At first we couldn’t get the front bolts to align so they would catch the threads. Finally, we took the back bolts off completely and put the front bolts on. Once we did this we found the truck wasn’t quite square. You can clearly see in the above picture the skid is properly shaped. It’s not warped and each side is a right angle. However, when aligned with the truck it the fitment was ever so slightly off.
The back right tab was about 1/8th of an inch over the hole for the back bolt. The left side was fine and the bolt fit. It’s only the back right that was the problem. I could put the bolts in all three other holes and everything it fine.
This is some sort of tolerance difference between the skid and truck. We’re talking just enough overhang of the back tab to cover the bolt hole just enough that the bolt can’t thread. Possibly the bolt hole on the truck is ever so slightly forward.
One thing I noticed about the splash guard is it has very large holes giving it a lot of play with alignment. Most likely to accommodate slight manufacturing variations like this. If anything BPF made the skid with a little too much faith in Toyota.
At this point I should have stopped and called BPF but I didn’t. I don’t think it’s anything wrong with or an issue because of their product. Also, I could see a way to get the skid on without much effort. I’ll also admit I was a bit impatient because I really wanted to get this thing on my truck. That said, BPF might have had a better solution than mine.
Making it Fit
We tried applying pressure every way we could to get it to fit as is. After that didn’t work we decided it probably isn’t a good idea to get it to fit like that. If we have to force it then I’ll have to do it again with every oil change.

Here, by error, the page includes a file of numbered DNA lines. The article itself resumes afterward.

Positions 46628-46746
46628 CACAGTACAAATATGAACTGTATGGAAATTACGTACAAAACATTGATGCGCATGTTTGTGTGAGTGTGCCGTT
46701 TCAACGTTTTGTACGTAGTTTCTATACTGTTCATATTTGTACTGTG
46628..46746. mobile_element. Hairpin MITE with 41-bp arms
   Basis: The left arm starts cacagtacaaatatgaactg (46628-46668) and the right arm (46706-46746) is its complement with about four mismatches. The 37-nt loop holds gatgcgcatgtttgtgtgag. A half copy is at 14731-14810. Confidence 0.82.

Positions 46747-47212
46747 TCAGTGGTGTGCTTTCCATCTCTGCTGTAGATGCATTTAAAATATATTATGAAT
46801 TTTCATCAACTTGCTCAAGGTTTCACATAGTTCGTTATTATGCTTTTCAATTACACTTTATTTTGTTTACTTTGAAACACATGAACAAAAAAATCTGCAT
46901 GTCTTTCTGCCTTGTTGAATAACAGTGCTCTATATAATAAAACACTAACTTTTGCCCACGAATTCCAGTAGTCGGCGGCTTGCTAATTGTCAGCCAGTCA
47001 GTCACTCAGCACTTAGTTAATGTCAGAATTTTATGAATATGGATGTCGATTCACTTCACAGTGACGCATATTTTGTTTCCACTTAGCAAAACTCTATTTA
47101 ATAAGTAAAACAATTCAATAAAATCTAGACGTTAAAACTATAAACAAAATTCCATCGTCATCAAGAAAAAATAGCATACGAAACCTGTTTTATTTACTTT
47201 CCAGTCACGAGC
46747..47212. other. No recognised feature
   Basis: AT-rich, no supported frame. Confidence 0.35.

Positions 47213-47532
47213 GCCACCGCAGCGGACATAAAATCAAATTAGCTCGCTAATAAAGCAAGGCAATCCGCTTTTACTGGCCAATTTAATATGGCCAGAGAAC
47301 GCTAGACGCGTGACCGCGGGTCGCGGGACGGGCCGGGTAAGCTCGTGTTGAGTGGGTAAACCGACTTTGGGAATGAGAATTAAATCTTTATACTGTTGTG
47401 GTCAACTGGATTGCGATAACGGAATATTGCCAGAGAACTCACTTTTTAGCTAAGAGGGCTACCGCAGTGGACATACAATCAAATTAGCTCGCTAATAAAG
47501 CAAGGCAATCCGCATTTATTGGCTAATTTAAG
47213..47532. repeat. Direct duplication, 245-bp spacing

My solution was to grind the tabs to make them longer. We did both sides even though it looked like only the right side was the problem, but I didn’t see any harm in doing both sides just in case.
We ran into a small problem when we tried to put this on with is the washers for the bolt. The above picture is of the top side that goes against the splash guard. We had enough room now for the bolt but the tab curves up. The washer wouldn’t let the bolt go forward enough to use the additional space because it was hitting the angled side of the tab. So the washer had to be trimmed on one side.
The left side now fits properly after being trimmed and after trimming the washer.
We didn’t need to trim the right side as you can see. The skid doesn’t go all the way back and to even touch the bolt.
You can see the recovery hook and how it sits on the passenger side. I recommend putting that on before the skid.
The Spacer’s are Difficult
Now that it actually fits properly we could continue with the installation per the instructions. We had it resting on the back bolts and now we need to get the front ones in.